The SBA’s size standards establish eligibility for a variety of federal small business assistance programs such as the SBA’s 8(a) Business Development (BD) program, the Historically Underutilized Business Zones (HUBZone) program, the Service Disabled Veteran-Owned Small Business (SDVOSB) program, the Woman-Owned Small Business (WOSB) program and the Economically Disadvantaged Woman-Owned Small Business (EDWOSB) program. The size standards use annual receipts to determine eligibility for some industries, and use number of employees for others. The Proposed Rule does not change the calculation method for employee-based standards.
By changing the calculation period from average annual receipts from three to five years, the SBA seeks to allow mid-sized businesses who have just exceeded size standards to regain their small business status, and for advanced small businesses close to exceeding the size standard to retain their small business status for a longer period.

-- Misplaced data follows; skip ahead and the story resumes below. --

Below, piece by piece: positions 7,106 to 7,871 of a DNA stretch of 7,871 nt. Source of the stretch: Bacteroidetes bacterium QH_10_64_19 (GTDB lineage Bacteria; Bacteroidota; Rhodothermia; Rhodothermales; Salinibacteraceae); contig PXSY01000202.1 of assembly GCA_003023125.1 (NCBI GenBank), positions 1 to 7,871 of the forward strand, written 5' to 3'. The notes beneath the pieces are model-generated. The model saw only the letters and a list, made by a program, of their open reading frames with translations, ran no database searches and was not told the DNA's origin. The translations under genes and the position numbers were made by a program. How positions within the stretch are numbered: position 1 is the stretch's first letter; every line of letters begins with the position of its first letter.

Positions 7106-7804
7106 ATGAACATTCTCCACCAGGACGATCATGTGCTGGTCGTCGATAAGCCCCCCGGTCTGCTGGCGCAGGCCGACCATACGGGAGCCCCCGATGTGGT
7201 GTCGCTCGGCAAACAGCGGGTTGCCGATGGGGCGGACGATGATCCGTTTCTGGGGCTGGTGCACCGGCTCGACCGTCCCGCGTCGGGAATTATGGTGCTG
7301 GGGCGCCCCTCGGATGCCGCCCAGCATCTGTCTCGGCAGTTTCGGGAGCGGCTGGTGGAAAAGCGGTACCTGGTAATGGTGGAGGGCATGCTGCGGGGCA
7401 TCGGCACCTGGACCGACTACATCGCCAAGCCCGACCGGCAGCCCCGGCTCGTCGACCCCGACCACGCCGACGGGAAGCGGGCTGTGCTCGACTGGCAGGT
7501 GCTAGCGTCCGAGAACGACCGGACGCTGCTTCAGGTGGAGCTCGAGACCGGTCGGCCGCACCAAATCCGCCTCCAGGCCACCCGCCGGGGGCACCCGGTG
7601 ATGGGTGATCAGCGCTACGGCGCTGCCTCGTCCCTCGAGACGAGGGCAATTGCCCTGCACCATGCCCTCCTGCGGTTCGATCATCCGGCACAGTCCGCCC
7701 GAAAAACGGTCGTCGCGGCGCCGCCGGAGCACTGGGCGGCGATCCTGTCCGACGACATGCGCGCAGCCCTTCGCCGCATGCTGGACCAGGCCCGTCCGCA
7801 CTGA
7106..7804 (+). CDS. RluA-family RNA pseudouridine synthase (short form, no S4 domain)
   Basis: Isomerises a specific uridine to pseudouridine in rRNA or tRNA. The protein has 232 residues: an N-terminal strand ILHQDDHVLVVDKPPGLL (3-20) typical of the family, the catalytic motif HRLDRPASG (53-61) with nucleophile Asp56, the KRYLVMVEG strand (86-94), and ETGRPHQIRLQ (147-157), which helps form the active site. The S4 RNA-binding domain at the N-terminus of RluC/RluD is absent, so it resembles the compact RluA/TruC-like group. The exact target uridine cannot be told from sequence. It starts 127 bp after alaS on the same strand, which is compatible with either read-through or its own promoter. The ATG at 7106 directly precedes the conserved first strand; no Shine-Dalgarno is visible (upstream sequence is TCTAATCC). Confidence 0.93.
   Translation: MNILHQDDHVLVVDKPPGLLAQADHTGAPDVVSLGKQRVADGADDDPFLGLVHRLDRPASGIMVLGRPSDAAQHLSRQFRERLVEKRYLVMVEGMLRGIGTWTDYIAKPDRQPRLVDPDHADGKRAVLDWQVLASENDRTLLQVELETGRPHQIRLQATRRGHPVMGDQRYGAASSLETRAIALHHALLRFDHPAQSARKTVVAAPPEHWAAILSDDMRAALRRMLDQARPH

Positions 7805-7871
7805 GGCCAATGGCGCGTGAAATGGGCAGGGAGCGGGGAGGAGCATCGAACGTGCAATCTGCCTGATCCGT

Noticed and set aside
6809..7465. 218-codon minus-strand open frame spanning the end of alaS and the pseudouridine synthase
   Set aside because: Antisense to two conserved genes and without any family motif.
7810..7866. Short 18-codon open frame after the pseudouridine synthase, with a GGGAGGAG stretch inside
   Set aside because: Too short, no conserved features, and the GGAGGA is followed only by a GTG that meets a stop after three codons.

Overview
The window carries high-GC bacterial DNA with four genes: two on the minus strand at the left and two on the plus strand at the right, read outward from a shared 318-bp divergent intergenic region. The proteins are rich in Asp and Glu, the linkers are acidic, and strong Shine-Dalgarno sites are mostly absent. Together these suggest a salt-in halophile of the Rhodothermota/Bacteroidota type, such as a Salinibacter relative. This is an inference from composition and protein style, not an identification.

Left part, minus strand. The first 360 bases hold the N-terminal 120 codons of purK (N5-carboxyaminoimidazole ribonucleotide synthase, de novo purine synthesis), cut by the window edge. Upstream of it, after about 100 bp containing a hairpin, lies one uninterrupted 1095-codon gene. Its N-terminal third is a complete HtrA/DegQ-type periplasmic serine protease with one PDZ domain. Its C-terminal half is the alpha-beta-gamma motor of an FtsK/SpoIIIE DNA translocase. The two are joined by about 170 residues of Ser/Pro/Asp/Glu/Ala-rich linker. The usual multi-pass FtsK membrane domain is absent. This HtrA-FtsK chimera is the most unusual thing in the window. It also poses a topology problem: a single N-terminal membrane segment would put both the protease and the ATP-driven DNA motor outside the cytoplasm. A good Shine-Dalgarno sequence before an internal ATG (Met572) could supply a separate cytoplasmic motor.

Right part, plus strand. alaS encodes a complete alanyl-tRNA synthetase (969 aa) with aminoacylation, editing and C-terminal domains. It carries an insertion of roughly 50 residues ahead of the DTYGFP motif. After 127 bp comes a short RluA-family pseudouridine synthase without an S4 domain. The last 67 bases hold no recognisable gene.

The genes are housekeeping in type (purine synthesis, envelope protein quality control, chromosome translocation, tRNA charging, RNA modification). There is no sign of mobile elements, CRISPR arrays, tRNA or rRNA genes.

Continue reading at: Holland & Knight
SBA OHA: for calculating receipts, look to tax returns
To calculate a company’s size under a receipts-based NAICS code, the SBA will add the company’s total income to its costs of goods sold, as those amounts are reported on its tax returns. In fact, the SBA’s regulations are clear that it must use these reported amounts to determine a company’s size status.
What happens, then, when a company’s taxes show “income” that might not really reflect money in the company’s accounts? The SBA’s Office of Hearings and Appeals recently considered this question, and affirmed a company’s ineligibility based on the income reported in its tax returns.
Continue reading at: SmallGovCon Blog